OVERLEA, MD – On Sunday, May 12 (Mother’s Day), 22 members of Overlea High School’s Honors Chorale will perform in the U.S. premiere of a groundbreaking “community opera” – Jonathan Dove’s The Monster in the Maze – presented by Baltimore Choral Arts Society.
The Monster in the Maze is one half of a show, titled Captivity to Liberty, which will feature a total of 200 performers. The show will also feature Mendelssohn’s Die erste Walpurgisnacht. Tickets for the 3 p.m. show are available at the Choral Arts website, and the show will be presented at Kraushaar Auditorium at Goucher College, 1021 Dulaney Valley Rd., 21204. (A pre-concert Choral Conversation will begin in the auditorium at 2 p.m.)
“The production is pretty intense, and our students have a major presence,” said Kellie Zephir, Overlea High’s choral director and piano instructor. “They will be portraying Athenian youth who must cross Crete so that Theseus can kill The Minotaur and thereby save them from being sacrificed. As they sing, they will also be carrying a rope that becomes a labyrinth and becomes the arena for the major battle. It’s a very innovative production.”
Zephir, a former member of Choral Arts, explains that the group normally produces concerts and sings symphonic works with the Baltimore Symphony Orchestra. Taking on such a large and complex production as Captivity to Liberty is outside its norm. However, “its musical director, Anthony Blake Clark, is trying to press the limits of what singers in Baltimore do.”
In addition to the singers from Overlea High, the production involves several lead singers as well as the Baltimore Choral Arts Orchestra, Larks of the Junior League of Baltimore, Maryland State Boychoir, Muse 360 (a youth arts organization), and Peabody Youth Orchestra. (Overlea High French teacher Laura Redfurn is a Choral Arts member and will be singing in the show.)
According to Zephir, Clark approached her last May to invite the Overlea Honors Chorale to be a part of the production. “I organized this school year around it,” Zephir said. “The students have been learning music and staging all year, and we have been going offsite to practice with others in the show. This week, every evening, we take a van over after eating dinner so that we can rehearse.”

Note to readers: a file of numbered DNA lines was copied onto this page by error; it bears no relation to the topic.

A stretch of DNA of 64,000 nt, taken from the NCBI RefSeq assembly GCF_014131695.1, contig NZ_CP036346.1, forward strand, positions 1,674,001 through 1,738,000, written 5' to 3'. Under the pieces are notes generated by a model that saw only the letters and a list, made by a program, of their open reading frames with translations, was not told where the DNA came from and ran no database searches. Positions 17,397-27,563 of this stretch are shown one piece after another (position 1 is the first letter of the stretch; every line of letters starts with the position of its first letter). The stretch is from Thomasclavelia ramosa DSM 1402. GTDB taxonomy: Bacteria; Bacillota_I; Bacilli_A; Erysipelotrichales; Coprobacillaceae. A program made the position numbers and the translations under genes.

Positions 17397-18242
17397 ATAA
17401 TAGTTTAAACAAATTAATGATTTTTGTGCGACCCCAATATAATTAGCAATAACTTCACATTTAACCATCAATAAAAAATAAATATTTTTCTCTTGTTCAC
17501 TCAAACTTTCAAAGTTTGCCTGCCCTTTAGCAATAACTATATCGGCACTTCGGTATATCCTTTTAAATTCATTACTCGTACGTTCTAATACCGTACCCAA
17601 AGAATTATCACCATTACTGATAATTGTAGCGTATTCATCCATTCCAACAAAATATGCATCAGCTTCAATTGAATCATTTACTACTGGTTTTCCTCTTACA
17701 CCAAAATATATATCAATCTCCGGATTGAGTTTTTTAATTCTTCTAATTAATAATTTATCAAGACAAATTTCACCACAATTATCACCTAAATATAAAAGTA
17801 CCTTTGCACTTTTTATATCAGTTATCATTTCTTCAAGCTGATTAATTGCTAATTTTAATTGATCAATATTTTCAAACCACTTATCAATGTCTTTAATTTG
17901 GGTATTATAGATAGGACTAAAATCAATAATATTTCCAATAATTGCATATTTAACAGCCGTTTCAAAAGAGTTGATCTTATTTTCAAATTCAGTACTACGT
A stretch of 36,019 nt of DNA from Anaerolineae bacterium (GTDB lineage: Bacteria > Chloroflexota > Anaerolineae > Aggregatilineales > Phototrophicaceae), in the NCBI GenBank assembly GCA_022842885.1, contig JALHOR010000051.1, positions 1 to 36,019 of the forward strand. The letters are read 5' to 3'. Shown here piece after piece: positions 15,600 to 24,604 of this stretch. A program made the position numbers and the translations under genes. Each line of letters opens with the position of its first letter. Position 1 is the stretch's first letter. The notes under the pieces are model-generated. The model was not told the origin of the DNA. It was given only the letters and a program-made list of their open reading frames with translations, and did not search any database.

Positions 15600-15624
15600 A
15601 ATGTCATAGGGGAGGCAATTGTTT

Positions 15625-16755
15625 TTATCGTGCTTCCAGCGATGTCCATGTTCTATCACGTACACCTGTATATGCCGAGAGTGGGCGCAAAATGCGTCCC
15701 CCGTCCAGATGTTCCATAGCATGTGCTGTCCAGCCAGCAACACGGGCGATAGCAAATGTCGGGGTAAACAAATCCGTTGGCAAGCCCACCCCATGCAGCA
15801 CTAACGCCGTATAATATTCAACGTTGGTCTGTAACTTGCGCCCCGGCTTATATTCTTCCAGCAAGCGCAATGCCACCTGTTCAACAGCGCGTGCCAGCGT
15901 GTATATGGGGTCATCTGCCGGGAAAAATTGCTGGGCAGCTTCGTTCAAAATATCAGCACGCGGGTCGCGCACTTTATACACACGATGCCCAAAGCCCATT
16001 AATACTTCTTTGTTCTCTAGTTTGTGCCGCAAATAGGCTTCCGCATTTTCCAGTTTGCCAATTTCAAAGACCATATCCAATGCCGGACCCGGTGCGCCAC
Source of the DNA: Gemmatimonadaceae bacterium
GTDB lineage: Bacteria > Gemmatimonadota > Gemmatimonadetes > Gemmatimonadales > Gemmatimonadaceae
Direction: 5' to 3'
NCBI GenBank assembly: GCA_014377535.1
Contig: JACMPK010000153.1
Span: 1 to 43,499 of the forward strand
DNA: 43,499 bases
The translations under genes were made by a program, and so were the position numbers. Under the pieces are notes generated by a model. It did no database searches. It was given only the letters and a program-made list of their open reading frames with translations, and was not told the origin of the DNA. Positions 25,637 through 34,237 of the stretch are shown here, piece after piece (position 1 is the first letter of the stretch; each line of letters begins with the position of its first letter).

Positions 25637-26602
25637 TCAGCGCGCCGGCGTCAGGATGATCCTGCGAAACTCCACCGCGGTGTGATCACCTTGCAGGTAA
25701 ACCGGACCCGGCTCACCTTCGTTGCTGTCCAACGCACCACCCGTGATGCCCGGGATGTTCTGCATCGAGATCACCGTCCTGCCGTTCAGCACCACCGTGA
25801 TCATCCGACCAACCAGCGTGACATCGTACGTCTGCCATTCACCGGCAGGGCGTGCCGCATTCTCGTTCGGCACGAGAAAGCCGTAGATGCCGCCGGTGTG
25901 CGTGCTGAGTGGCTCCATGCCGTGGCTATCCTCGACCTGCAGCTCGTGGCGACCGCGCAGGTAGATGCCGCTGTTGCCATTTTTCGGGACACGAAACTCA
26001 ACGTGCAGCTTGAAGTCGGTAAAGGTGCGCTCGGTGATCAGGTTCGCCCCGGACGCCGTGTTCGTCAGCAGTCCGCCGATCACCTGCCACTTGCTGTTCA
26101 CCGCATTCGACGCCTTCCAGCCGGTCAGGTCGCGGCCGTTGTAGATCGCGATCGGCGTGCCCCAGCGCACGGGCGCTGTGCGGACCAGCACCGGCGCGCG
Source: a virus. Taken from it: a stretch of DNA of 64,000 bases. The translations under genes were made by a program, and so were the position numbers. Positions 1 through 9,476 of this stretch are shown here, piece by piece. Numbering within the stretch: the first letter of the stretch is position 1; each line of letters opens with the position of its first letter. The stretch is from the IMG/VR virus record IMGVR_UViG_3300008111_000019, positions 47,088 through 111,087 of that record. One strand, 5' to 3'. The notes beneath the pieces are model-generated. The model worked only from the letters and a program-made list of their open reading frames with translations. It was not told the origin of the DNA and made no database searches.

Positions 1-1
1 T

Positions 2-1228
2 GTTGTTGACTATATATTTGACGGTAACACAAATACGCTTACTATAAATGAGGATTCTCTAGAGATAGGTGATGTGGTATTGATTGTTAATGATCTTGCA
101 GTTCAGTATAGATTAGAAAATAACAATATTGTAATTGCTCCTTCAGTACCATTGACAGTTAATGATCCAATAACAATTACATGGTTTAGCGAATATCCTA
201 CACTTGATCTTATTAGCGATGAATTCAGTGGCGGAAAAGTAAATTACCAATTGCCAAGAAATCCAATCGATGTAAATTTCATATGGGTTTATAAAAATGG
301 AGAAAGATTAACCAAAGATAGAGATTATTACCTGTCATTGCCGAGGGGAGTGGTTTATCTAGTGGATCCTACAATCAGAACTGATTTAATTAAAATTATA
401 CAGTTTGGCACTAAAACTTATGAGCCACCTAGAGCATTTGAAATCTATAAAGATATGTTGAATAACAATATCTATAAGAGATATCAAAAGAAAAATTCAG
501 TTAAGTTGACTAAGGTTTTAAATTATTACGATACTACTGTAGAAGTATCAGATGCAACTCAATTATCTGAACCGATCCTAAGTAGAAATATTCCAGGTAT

Even before the big day, Zephir can see that this experience is having a significant impact on her students. “It is blowing their minds,” she said, “expanding their horizons about what is possible with singing. Experiencing the diversity of music and particularly what is happening in classical music is exciting for our students.”
Zephir notes that every year a few Overlea students think about pursuing music professionally. “But in my nine years at the school, only three students have pursued further studies or careers in classical music. That might expand because of the exposure to this experience.”
Because the production is taking place on Mother’s Day, Choral Arts offered each Overlea High performer one free ticket for their mothers and a discounted price for their family members.
The relationship between Choral Arts and Overlea High extends beyond this performance. Members visit the school each year to host a workshop to help students prepare for their singing adjudication.